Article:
On the other end of the spectrum, the Open Compute Project (OCP) formed the Advanced Cooling Solutions (ACS) subproject in July 2018 to focus on how liquid cooling can be used to improve cooling performance and energy efficiency, as well as lower the cost of the hardware.
This July, Cerebras Systems announced the wafer scale engine (WSE) processor, which it claims is the largest commercial chip ever manufactured, built to solve the problem of deep learning compute. The WSE has 1.2 trillion transistors packed onto a single 215-by-215-mm chip with 400,000 aritificial intelligence (AI)-optimized cores connected by a 100Pbit/s interconnect. And by the way, in case you were wondering: The WSE can draw up to 15 kW, and, yes, you guessed it ... it needs to be liquid cooled!
The Bottom Line
To be realistic, it is hard to match the relative convenience to “rack and stack” and service most air-cooled IT equipment. Moreover, we have seen a huge improvement in cooling systems for air-cooled ITE as well as the ITE itself. However, that simplicity did not just suddenly happen. It took many years for data center layouts and cabinets to evolve from the front-facing, solid-front IT cabinets with top-to-bottom airflow from the mainframe days into the hot-aisle/cold-aisle layouts that we take for granted today. In fact, even into the late ’90s, there were few universal ITE cabinets.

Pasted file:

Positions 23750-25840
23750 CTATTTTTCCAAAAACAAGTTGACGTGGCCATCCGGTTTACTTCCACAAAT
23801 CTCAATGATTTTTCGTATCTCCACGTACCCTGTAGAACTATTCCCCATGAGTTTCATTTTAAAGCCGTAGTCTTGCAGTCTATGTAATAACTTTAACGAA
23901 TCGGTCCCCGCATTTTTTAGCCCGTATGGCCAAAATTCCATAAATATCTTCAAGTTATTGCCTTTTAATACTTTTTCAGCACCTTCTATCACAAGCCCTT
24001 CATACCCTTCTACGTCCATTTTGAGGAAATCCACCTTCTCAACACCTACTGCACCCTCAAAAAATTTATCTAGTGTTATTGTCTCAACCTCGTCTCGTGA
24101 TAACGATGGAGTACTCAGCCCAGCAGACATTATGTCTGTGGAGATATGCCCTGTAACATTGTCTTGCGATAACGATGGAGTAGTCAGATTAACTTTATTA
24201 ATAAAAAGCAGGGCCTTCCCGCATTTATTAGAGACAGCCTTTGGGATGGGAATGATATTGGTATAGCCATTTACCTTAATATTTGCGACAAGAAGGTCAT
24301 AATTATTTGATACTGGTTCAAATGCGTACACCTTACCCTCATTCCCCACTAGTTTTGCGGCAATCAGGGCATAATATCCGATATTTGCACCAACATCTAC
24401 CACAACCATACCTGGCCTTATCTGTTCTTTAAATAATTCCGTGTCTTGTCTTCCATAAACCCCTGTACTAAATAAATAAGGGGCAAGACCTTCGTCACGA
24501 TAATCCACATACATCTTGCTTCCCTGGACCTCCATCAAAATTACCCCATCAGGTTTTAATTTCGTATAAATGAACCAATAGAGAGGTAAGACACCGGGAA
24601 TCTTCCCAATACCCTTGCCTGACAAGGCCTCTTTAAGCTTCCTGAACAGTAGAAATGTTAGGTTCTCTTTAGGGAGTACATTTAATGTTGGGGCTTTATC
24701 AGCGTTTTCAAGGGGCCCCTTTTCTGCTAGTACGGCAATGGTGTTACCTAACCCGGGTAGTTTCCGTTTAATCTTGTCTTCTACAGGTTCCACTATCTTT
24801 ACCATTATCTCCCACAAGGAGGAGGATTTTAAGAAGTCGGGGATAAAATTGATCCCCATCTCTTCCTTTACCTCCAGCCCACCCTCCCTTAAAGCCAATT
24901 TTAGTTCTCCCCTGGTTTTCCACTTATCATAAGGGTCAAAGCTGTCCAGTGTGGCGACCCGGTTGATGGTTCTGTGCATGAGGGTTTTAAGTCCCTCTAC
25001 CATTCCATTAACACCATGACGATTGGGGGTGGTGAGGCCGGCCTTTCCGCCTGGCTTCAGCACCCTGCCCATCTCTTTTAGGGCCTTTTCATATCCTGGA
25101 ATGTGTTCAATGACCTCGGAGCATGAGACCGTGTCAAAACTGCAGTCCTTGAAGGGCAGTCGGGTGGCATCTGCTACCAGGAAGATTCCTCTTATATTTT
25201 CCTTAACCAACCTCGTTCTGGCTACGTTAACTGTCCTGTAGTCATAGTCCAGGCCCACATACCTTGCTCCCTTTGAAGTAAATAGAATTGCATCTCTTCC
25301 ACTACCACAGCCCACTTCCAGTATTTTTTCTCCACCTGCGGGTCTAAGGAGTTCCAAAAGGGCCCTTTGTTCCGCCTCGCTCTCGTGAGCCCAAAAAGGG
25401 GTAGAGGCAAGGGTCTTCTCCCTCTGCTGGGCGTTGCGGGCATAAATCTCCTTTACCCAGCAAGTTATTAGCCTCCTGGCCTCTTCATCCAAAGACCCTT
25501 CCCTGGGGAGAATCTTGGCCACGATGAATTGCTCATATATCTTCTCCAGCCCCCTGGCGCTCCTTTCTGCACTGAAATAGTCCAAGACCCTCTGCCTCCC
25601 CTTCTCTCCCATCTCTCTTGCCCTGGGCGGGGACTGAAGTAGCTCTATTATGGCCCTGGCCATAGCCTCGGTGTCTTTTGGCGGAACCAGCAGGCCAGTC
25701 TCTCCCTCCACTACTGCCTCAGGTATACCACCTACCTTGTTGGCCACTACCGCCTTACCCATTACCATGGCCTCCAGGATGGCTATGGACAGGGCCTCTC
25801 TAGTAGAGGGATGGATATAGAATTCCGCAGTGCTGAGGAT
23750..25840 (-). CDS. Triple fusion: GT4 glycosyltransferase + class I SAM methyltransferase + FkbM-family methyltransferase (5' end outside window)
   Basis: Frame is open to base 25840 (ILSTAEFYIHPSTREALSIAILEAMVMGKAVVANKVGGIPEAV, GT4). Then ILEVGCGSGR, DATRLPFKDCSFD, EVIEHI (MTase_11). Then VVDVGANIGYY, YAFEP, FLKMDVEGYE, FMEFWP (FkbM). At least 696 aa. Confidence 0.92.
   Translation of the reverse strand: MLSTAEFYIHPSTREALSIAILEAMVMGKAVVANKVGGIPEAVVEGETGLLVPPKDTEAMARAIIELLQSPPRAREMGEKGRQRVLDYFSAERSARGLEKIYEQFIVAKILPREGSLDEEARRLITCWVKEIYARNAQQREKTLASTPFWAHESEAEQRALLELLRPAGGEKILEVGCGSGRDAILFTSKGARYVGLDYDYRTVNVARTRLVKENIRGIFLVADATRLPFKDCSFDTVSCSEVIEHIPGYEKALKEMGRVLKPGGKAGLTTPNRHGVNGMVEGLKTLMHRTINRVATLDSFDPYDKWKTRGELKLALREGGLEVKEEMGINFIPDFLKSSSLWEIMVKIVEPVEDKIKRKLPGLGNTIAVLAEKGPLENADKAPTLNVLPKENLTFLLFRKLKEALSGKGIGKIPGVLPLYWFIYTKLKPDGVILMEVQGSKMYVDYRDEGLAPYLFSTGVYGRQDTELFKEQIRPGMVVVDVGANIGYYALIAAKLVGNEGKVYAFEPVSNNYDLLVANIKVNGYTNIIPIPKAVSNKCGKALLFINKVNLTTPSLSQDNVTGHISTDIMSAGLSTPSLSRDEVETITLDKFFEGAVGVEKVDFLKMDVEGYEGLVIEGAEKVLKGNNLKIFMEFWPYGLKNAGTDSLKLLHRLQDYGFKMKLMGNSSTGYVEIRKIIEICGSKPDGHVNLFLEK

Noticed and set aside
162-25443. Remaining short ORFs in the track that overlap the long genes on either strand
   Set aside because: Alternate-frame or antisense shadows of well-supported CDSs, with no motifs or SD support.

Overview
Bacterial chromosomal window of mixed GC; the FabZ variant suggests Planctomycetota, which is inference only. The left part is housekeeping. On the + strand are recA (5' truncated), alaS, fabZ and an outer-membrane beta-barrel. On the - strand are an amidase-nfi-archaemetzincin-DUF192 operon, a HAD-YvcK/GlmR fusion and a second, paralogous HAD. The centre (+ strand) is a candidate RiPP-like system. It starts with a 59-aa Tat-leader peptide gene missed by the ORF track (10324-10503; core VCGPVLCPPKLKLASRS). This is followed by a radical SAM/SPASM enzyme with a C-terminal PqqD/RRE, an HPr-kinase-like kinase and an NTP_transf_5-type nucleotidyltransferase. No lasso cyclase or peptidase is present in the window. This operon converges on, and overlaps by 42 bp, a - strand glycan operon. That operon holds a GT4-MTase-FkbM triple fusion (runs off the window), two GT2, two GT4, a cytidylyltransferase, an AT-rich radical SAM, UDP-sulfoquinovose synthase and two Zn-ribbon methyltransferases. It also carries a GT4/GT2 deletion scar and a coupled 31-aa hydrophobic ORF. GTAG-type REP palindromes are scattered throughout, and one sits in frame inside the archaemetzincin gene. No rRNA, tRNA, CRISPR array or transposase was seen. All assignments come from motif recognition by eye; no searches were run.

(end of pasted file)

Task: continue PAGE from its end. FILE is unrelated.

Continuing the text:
That being said, liquid cooling systems come in many flavors, shapes, and form factors, and they are still evolving. Liquid-cooled ITE offers many technical and “rackonomic” advantages (just ask any vendor). However, form factors and other items are not interchangeable between vendors, which holds back some buyers and may not make sense for every application or situation. Mainstream data center owners and users are risk adverse and don’t accept change quickly. When the internet giants first began to use direct air-side “free cooling” more than a decade ago, traditional enterprise data centers users just laughed.